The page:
The Urbanism concentration in the Architecture major is for students who want to graduate with an Architecture major but with specific coursework in urbanism. In sophomore year, students intended to major in Architecture are required to take all the prerequisite courses ARCH 150, 200 and 280.
Urban Studies major is for students who are interested in studying the built environment without becoming an architect. There is no prerequisite courses for the major, and you can convert many courses taken outside of the department to count towards the major. So, with less required courses, you will be able to fully engage with the Urban Labs in your junior year, and have more liberty to take elective courses.
Besides the general Yale College fellowships such as CIPE, Richter, etc., you can apply for the Friedman Family Travel/Research Fellowship, which is dedicated to supporting student research in urban studies. Depending on your research, you might also be eligible for fellowships in other specific fields of study. Every semester, we host a fellowship application workshop to introduce various fellowship opportunities across different fields.
As part of the senior requirement, You can pursue a yearlong senior project of your interest. If you decide to conduct an independent research, you will take ARCH 490, Senior Research Colloquium in the fall to develop your topic; you will complete your project in the spring semester by taking URBN 491, Senior Project.
You have the option of pursuing a yearlong senior project or enroll in an advanced seminar (*ARCH 400–490?). The senior project may be a written paper or a project that could encompass a variety of media. The primary adviser must be a member of the *architecture faculty?. Students enrolled in an advanced seminar should produce a final paper of twenty to twenty-five pages in addition to existing course work. The seminar should be selected in consultation with the DUS. Note that students pursuing this option must also take an additional elective.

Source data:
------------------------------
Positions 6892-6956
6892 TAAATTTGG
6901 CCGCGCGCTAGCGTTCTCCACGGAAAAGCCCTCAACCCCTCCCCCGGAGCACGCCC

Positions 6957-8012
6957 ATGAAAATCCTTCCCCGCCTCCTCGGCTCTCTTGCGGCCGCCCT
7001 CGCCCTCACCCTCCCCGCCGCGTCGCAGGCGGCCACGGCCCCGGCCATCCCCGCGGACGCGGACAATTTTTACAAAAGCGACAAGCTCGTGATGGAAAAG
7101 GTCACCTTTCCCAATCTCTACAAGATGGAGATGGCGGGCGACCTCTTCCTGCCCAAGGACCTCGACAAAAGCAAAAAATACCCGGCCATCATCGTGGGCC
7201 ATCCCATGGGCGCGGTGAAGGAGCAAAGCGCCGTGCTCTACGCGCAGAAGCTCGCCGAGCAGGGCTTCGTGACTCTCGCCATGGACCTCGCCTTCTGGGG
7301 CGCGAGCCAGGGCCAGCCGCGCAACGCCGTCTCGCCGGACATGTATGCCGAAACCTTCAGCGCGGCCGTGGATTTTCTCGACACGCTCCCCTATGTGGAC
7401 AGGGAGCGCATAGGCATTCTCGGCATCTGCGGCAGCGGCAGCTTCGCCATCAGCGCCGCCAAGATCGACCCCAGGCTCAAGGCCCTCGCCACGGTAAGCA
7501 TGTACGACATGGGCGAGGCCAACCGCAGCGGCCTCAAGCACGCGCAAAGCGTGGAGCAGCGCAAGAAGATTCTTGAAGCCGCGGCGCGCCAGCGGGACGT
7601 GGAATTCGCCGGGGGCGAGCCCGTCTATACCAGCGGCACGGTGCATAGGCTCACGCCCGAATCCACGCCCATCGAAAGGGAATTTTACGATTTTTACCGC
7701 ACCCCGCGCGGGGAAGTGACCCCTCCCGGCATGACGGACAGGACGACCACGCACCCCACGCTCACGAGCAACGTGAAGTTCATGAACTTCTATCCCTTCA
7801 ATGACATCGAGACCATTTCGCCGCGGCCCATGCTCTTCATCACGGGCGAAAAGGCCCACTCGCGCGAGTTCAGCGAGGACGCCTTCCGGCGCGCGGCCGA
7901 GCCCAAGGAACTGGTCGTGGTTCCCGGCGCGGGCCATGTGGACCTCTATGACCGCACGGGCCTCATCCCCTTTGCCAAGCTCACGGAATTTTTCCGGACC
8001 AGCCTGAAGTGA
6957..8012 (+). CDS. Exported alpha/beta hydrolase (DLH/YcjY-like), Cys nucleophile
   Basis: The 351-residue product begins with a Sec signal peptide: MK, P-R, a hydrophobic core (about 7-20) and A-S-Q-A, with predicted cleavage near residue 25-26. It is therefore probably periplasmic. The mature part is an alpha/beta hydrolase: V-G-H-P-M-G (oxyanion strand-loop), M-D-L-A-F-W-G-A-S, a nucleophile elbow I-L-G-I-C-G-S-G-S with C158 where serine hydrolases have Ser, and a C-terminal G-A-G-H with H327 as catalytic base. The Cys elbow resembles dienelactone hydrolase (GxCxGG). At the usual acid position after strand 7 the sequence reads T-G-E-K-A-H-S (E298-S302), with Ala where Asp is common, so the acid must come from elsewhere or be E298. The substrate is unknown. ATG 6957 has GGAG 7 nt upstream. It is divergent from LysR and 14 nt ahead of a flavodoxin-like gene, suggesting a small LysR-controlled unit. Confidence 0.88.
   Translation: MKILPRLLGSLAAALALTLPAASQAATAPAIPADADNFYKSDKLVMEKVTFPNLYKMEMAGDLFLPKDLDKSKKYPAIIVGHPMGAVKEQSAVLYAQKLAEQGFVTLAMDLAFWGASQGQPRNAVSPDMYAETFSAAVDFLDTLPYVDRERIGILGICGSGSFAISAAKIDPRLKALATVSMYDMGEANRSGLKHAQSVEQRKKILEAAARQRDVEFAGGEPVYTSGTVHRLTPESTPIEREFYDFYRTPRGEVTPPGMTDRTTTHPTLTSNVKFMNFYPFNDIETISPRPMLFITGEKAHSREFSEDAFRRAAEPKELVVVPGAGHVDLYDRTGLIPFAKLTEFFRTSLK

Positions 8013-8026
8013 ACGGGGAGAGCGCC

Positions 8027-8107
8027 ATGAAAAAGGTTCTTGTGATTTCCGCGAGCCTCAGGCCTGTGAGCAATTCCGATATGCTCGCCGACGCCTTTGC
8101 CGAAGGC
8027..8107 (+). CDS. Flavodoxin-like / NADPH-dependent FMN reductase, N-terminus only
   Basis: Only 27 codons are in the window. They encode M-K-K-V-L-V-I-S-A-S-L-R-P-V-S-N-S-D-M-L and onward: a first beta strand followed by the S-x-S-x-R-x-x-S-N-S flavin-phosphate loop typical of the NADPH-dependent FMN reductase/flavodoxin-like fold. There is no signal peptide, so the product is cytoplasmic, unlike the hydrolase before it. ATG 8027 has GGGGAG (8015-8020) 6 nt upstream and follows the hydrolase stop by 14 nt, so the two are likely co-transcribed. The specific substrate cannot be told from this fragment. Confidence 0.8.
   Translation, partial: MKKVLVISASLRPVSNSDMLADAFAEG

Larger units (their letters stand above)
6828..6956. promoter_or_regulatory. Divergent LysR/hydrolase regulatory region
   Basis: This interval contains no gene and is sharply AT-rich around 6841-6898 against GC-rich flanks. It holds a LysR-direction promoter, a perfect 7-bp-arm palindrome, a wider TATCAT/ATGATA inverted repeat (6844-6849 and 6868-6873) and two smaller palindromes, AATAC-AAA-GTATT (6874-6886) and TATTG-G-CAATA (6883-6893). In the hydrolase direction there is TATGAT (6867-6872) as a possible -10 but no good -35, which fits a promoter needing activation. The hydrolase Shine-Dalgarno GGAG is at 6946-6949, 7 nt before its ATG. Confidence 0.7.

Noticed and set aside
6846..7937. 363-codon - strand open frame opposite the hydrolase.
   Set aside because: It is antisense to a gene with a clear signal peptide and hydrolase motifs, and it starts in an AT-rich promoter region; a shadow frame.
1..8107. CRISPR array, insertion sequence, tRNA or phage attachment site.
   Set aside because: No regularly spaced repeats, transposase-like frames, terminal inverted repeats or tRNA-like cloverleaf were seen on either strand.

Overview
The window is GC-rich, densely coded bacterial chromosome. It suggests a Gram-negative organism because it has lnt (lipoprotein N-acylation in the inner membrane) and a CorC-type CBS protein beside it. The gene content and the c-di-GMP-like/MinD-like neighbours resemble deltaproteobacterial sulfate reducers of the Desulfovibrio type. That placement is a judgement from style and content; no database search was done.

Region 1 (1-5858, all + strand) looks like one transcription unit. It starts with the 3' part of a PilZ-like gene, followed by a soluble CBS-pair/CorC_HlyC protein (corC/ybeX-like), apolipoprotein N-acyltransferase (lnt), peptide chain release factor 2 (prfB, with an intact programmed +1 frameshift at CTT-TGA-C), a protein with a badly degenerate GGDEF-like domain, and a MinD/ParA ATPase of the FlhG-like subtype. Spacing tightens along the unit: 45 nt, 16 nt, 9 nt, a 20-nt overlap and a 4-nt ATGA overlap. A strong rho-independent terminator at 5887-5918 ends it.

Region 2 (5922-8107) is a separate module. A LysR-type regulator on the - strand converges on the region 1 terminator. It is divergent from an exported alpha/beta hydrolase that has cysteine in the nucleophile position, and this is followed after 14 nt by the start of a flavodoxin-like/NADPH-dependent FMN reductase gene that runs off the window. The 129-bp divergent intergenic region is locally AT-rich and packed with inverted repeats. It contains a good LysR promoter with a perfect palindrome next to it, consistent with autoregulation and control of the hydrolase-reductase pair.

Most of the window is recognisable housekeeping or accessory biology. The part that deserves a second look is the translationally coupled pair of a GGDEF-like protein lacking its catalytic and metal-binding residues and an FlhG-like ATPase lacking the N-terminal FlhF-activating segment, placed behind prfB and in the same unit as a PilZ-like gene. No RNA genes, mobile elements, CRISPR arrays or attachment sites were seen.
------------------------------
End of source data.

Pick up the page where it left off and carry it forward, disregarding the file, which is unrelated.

You are required to take 13 course credits - which could be less than 13 courses, since each Urban Lab is 1.5 credits.
The 13 course credits need to include 3 survey courses, 1 ARCH course, 3 method courses (one of which is the Urban Lab), and 4-6 electives.
As an interdisciplinary field, Urban Studies has many overlaps with other disciplines. You can certainly double major, and you will work closely with the DUS to discuss coursework.
As long as you fulfill the course credit requirements for the major, you are welcome to take any course in Yale College as Credit/D/Fail. This is a great way to explore in the fields you are not familiar with. According to the rules of Yale College Programs of Study rules and regulations, you may take as many as (2) courses Credit/D/Fail in a single term, and up to (4) courses Credit/D/Fail towards your degree.
You can find a list of courses through this link (link to Elective Course Options page). If there is a course you think might be qualified for an Urban Studies course credit but is not on the list, you can submit a petition form to the DUS to discuss coursework.
Currently, the Urban Studies major share courses with Anthropology Department, American Studies Department, History Department, and History of Science, Medecine, and Public Health. There are faculty members you can reach out to in each department above if you are interested in furthering or deepening your exploration in that field. See Faculty Directory through this link (link to Faculty page on the website).
Currently, urbanism concentration is available in the following majors: American Studies, Environmental Studies, and Ethics, Politics and Economics. The Urban Studies major differs from these programs because it focuses on understanding and exploring urban issues through spatial terms and methods. Students in Urban Studies major are offered with two special Urban Lab courses. The Urban Labs emphasize on cultivating skills to represent, analyze, construct, and speculate on critical urban conditions - both locally and globally - through various mediums.
There is no prerequisite course for the major, but you are required to meet with the DUS to discuss your intended course of study, as well as complete an Intent to Major in Urban Studies Survey that you can find through this link. You will also be asked to provide a short Statement of Intent, a 5-10 page Writing Sample from a Yale College class, and a copy of your Yale College Academic Record (unofficial copies are acceptable).
Within the urban studies major, there are four classes you could take as introductory courses to the field:
URBN 200 Scales of Design (spring);
URBN 280 American Architecture and Urbanism (spring);
URBN 341 Globalization Space (spring);
URBN 345 Civic Art: Introduction to Urban Design (fall)
You are also encouraged to explore specific topics in an interdisciplinary setting by taking courses with other departments:
AMST 196 Race, Class, and Gender in American Cities (fall);
ANTH 414 Hubs, Mobilities, and World Cities (spring);
EVST 226 Global Environmental History (spring);
HSHM 211 Global Catastrophe since 1750 (spring)
These courses will also count towards your course credit requirement for the major.
*Are EP&E, ER&M survey courses considered?